A new sensor, which can detect airborne chemicals either exhaled or released through the skin, would likely be the first wearable to pick up a broad array of chemical, rather than physical, attributes. U-M researchers are working with the National...

Photos of the Day: The Boy and the Bionic Hand

August 6, 2014 10:08 am | by GE Reports | News | Comments

Lyman Connor, a GE engineer who writes software for turbines and power plants, has always been a tinkerer. Among the tools in his garage is a 3D printer, which he decided to use to build a low-cost bionic hand. High-end electronic limbs use...

Photos of the Day: Bottling Ultrasound Imaging

August 5, 2014 11:08 am | by DOE/Lawrence Berkeley National Laboratory | News | Comments

Researchers with the U.S. Department of Energy (DOE)'s Lawrence Berkeley National Laboratory (Berkeley Lab) have developed a technique for generating acoustic bottles in open air that can bend the paths of sound waves along prescribed convex...

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Breaking Down the Regulation of LDTs: Moving Forward

August 4, 2014 3:29 pm | by Richard Park, Contributing Editor | Blogs | Comments

The letter stated that in order to move toward equal regulation, FDA should share its thinking on what it believes LDT regulation under FDCA should look like in practice, or how it plans to deregulate IVDs, by releasing its draft guidance...

The LDT Letter Battle

July 28, 2014 9:30 am | by Richard Park, Contributing Editor | Blogs | Comments

Earlier this month, five democratic U.S. Senators sent a letter to the Office of Management and Budget (OMB) regarding the regulation of laboratory-developed tests (LDT). In this letter, Senators Edward J. Markey (D-MA), Richard Blumenthal...

The Pulse: Reading Minds with Google Glass and Walking with Toyota

July 23, 2014 3:11 pm | by Jonathan Dipierro, Multimedia Production Specialist | Videos | Comments

This week on the Pulse, we’re using an open source app to read minds with Google Glass, using Toyota robots to help disabled people walk again, performing an endoscopy with a smartphone, and zinging around on a lightweight mobility chair...

10 Tips for Designing Medical Components with Aluminum

July 21, 2014 11:41 am | by Gordon Knott, Alexandria Industries | Articles | Comments

To better control the increasing product development costs without sacrificing quality, medical device OEMs are turning to aluminum instead of other more costly materials to manufacture both their new and existing components. The following...

Breaking Down the Regulation of LDTs: Access to Innovative IVDs

July 21, 2014 9:10 am | by Richard Park, Contributing Editor | Blogs | Comments

During the past few weeks, I’ve been reporting on a letter that Bradley M. Thompson, JD, and James A. Boiani, JD, attorneys at Epstein Becker Green, recently sent to FDA Commissioner Margaret Hamburg. The attorneys sent this letter on behalf...

Photos of the Day: Seven Fingers Are Better than Five

July 18, 2014 10:47 am | by MIT | News | Comments

Researchers at MIT have developed a robot that enhances the grasping motion of the human hand. The device, worn around one’s wrist, works essentially like two extra fingers adjacent to the pinky and thumb. A novel control algorithm enables...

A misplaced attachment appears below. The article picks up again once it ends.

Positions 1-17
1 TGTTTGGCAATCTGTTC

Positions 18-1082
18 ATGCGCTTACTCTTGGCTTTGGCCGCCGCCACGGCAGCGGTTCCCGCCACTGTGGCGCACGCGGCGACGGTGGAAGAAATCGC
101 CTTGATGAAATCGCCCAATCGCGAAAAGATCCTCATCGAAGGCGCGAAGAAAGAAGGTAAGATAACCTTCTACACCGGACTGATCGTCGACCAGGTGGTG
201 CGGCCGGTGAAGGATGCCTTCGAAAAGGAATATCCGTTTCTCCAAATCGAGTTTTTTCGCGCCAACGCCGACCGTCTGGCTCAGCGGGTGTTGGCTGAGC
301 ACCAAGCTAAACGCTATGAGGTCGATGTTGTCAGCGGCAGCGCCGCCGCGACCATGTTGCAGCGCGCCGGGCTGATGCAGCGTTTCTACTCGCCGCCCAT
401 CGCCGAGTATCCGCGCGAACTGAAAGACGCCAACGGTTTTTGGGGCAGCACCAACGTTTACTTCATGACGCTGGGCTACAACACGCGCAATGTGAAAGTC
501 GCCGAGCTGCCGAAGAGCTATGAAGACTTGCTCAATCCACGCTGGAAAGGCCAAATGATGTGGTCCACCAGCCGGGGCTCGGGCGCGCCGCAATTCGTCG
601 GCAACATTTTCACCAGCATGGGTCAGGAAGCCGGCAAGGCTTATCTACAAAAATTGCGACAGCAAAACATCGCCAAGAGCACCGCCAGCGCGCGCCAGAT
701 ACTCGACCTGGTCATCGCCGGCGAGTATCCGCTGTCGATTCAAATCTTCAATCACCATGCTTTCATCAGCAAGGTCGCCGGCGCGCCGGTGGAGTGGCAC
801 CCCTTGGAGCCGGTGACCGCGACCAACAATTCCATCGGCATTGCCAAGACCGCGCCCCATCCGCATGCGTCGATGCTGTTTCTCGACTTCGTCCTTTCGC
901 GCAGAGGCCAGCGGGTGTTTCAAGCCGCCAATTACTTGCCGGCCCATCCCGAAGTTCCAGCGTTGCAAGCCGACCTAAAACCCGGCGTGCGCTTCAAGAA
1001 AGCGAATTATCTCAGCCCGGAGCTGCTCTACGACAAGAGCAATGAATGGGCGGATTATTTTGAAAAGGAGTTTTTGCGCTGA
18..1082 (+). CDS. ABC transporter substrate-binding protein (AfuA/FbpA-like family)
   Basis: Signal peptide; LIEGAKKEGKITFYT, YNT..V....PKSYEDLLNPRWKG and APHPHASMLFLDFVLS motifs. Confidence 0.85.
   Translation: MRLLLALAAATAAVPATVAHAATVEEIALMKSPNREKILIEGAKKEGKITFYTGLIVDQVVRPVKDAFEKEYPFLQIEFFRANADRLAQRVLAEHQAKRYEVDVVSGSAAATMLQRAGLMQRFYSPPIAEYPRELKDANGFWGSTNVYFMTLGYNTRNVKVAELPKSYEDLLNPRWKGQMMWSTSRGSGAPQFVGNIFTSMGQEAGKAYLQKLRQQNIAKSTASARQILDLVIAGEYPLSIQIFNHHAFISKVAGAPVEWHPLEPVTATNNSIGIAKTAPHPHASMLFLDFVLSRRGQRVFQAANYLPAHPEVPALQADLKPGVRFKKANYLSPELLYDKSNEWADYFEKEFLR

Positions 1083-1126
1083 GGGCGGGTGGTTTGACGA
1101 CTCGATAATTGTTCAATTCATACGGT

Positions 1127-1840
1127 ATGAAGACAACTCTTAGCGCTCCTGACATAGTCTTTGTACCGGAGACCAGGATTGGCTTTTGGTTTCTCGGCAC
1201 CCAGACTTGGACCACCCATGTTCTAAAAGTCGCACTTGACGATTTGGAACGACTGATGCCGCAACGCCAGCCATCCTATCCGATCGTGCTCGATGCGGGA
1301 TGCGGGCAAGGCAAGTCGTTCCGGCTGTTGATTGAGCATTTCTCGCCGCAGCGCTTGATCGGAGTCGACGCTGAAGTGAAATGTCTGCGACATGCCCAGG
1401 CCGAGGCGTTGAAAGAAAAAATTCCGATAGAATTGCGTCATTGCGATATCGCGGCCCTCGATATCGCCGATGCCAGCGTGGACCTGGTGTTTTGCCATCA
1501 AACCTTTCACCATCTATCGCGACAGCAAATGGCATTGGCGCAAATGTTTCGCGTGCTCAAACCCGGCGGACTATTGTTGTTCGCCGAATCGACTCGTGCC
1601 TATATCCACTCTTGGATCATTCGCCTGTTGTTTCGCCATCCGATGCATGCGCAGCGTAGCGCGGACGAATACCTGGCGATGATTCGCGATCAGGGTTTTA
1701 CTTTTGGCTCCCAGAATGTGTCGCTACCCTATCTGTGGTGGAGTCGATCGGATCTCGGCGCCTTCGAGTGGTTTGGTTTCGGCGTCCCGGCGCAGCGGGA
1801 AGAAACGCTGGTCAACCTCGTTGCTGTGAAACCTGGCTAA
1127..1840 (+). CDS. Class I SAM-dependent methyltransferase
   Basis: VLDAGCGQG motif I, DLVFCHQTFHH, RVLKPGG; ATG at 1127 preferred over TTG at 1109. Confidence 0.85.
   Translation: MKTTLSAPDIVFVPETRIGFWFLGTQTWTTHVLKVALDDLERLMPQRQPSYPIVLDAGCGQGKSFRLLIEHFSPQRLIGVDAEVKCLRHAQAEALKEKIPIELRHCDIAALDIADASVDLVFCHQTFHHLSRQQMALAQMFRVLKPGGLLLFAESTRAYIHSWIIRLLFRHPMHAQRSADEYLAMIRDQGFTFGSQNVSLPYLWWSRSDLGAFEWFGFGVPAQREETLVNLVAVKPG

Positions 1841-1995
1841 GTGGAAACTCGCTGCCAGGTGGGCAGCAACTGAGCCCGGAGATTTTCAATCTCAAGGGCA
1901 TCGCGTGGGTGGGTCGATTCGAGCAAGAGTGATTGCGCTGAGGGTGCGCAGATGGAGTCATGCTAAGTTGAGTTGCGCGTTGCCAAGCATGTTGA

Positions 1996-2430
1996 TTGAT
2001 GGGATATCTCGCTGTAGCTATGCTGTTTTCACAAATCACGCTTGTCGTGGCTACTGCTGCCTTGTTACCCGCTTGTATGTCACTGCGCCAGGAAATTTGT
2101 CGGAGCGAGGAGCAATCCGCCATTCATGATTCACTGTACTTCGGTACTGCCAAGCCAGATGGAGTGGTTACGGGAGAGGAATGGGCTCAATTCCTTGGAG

Photos of the Day: Antimicrobial Clay

July 17, 2014 11:33 am | by National Science Foundation | News | Comments

Are the best medicines hidden in the Earth? French green clays are used for healing Buruli ulcers. Lynda Williams, a biogeochemist at Arizona State University and colleague Keith Morrison set out to identify naturally-occurring antibacterial...

Photos of the Day: Making a Mental Match

July 16, 2014 1:52 pm | by Georgia Institute of Technology | News | Comments

Georgia Tech has created a functional MRI-compatible rehab device for stroke patients that creates a long latency stretch reflex at the exact time as a brain signal. A pneumatic actuator tendon hammer hits a person's wrist while a transcranial...

Photos of the Day: Squishy Surgical Robots

July 14, 2014 12:12 pm | by MIT | News | Comments

Working with robotics company Boston Dynamics, the researchers began developing the material as part of the Chemical Robots program of the Defense Advanced Research Projects Agency (DARPA). The agency was interested in “squishy” robots...

Merck Committed to Companion Diagnostics

July 11, 2014 4:27 pm | by Richard Park, Contributing Editor | Blogs | Comments

During the past month and a half, pharmaceutical giant Merck has been actively forming partnerships with IVD manufacturers to develop companion diagnostics for their drugs. The following is a rundown of these recent alliances. At the end of...

Photos of the Day: Angry Birds, Robots, and Rehab

July 11, 2014 10:29 am | by Georgia Institute of Technology | News | Comments

A robot plays Angry Birds using a tablet. Researchers see their system as a future rehabilitation tool for children with cognitive and motor-skill disabilities. Kids teach the robot how to play Angry Birds, dragging their finger on the tablet...

Photos of the Day: Implant to Restore Memories

July 9, 2014 9:13 am | by Lawrence Livermore National Laboratory | News | Comments

Lawrence Livermore National Laboratory will develop an implantable neural device with the ability to record and stimulate neurons within the brain to help restore memory. The research builds on the understanding that memory is a process in which...